Listening to George Bush recently, it's interesting to hear how six years of experience have made him a much better public speaker. I'm still not buying the sales pitch, reminiscent of a famous SNL skit about Reagan, that he's somehow astonishingly brilliant and articulate in person but somehow loses his magic whenever he's in the presence of an electronic recording device. But there may be reasons why that might appear to be the case.
Over at Fragmenta Philosphica, Paul Craddick recently related an insult issued by Christopher Hitchens to Bill Maher's "Real Time" audience for laughing at jokes about Bush's intelligence. The insult, more or less, was "If you laugh at jokes about Bush being stupid, you're stupid." As I've noted in the past, and this hasn't changed, I'm still waiting to be impressed by Hitchens. Unless I'm supposed to find it sufficient that he comes up with witty insults and uses them to avoid substantive debate - he's good at that.
You know what I think? - this is now the joke that stupid people laugh at. It's the joke that any dumb person can laugh at because they think that they ... can prove they're smarter than the president (like the people that make booing and mooing noises in your audience ... none of whom are smarter than the president).But how fair is his comment? I think jokes over Bush's intelligence are tired and overdone, but what about jokes about what Bush is saying? Jon Stewart's jokes on the Daily Show tend not to be "Bush is stupid" as such, but tend to be a reductio ad absurdem where he plays a Bush quote and adds a few extra lines to highlight the problems with a position Bush has taken. Sure, the jokes depict Bush as stupid, but primarily as a consequence of his making public pronouncements that are absurd and very much deserving of ridicule.
Here's a slightly different spin on it - Bush talks down to the American public, spinning carefully scripted and packaged positions which are designed to advance his agenda while satisfying the largest possible number of likely Republican voters. If you accept that he believes what he is saying, some of those positions can make him seem stupid. This can even help explain some of the "he's wonderfully articulate in private" contradictions. In a private, off-the-record moment he is freed from his script and can actually address the facts and issues as opposed to hiding behind insipid sound bites. (Surely he does have a better plan for Iraq than "adapt to win", even if that's all he seems to say when asked about the situation in public.)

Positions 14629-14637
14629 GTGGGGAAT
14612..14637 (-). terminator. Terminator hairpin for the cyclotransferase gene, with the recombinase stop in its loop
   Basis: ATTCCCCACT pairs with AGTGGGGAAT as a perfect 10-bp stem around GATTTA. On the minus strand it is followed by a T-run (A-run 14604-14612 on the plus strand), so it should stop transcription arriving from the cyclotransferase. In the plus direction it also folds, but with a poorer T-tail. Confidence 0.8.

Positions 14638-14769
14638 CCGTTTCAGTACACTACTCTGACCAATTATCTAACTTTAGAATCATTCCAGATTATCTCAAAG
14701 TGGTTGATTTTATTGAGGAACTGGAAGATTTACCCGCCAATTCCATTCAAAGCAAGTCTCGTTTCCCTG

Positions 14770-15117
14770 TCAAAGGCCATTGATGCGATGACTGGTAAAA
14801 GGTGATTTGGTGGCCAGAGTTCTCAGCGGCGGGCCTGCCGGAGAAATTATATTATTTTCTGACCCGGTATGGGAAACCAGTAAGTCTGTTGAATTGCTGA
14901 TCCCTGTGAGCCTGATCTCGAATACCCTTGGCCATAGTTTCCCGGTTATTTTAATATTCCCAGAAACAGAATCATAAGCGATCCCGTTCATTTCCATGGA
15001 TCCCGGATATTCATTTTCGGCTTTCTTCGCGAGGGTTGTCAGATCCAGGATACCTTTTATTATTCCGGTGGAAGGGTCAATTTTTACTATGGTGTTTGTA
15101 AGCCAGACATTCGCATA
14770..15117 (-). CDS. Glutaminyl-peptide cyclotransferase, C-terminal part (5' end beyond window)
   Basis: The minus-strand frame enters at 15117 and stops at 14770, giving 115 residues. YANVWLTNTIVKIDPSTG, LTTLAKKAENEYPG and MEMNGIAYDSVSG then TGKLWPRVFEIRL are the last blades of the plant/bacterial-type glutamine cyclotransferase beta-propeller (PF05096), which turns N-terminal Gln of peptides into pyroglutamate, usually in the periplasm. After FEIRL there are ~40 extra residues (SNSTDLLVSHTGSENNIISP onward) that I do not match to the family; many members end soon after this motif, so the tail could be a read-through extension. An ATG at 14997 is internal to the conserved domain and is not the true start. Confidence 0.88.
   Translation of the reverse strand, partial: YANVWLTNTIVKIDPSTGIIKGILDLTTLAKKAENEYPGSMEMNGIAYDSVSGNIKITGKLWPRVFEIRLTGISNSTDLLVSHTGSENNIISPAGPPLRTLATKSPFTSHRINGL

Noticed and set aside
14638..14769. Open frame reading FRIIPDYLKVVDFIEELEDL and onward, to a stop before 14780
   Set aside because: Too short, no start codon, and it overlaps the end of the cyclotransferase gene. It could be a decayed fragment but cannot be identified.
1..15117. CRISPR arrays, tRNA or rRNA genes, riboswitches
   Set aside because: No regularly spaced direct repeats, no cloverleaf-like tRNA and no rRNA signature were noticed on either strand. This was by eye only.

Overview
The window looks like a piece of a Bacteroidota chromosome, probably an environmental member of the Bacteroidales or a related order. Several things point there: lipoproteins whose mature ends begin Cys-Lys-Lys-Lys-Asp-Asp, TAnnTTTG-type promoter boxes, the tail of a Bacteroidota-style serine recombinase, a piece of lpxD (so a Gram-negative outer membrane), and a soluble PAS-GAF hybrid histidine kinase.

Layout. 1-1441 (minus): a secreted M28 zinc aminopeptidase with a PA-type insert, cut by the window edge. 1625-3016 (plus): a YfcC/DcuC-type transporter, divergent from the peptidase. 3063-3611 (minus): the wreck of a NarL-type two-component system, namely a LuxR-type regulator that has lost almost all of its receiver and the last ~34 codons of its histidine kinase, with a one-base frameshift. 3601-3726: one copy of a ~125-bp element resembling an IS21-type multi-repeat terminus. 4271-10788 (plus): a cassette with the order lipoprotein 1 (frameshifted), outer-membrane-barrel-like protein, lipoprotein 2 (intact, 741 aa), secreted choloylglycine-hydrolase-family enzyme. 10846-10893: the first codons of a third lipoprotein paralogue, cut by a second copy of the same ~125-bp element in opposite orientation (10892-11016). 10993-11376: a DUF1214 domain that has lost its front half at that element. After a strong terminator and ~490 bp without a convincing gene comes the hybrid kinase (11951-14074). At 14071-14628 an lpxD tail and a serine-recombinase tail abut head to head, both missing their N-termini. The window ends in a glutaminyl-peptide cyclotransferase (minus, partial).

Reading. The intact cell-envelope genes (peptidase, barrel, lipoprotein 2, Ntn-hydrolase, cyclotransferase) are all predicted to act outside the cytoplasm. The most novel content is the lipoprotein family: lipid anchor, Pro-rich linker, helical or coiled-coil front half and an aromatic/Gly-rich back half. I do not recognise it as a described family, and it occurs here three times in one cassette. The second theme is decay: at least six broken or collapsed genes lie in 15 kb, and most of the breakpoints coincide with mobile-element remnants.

When you choose a "man of the people, blue collar, weekend cowboy, guy you want to have a beer with after work" image, you're fashioning a persona that will come across as less erudite than that of, well, the sort of guy who might make a documentary about global warming. And if you choose to take public positions on issues which are at significant odds with the facts and with science, even if you're smart enough to know better than to believe yourself, you bear significant responsibility for how that makes you look in the eyes of others. As politically brilliant as it may have been for him to adopt a public persona that can appear credible to a majority of Americans even as he openly rejects logic, fact and science, those positions make him an appropriate target for criticism - and for jokes.
If it's just play-acting then yes, it's not proof of itself that the people who think they are smarter than Bush are in fact smarter, and I would venture that Hitchens is correct that many are not (although "all" is an overstatement). It's a bit like thinking you're smarter than Michael Richards because your knowledge of him is limited to his Seinfeld character, Kramer. Perhaps Hitchens should try a different tack - rather than once again insulting people who disagree with him, perhaps he should instead attempt to convince Bush to break from from character. (The problem with that? Once the public knows you're intelligent, you can't go back.)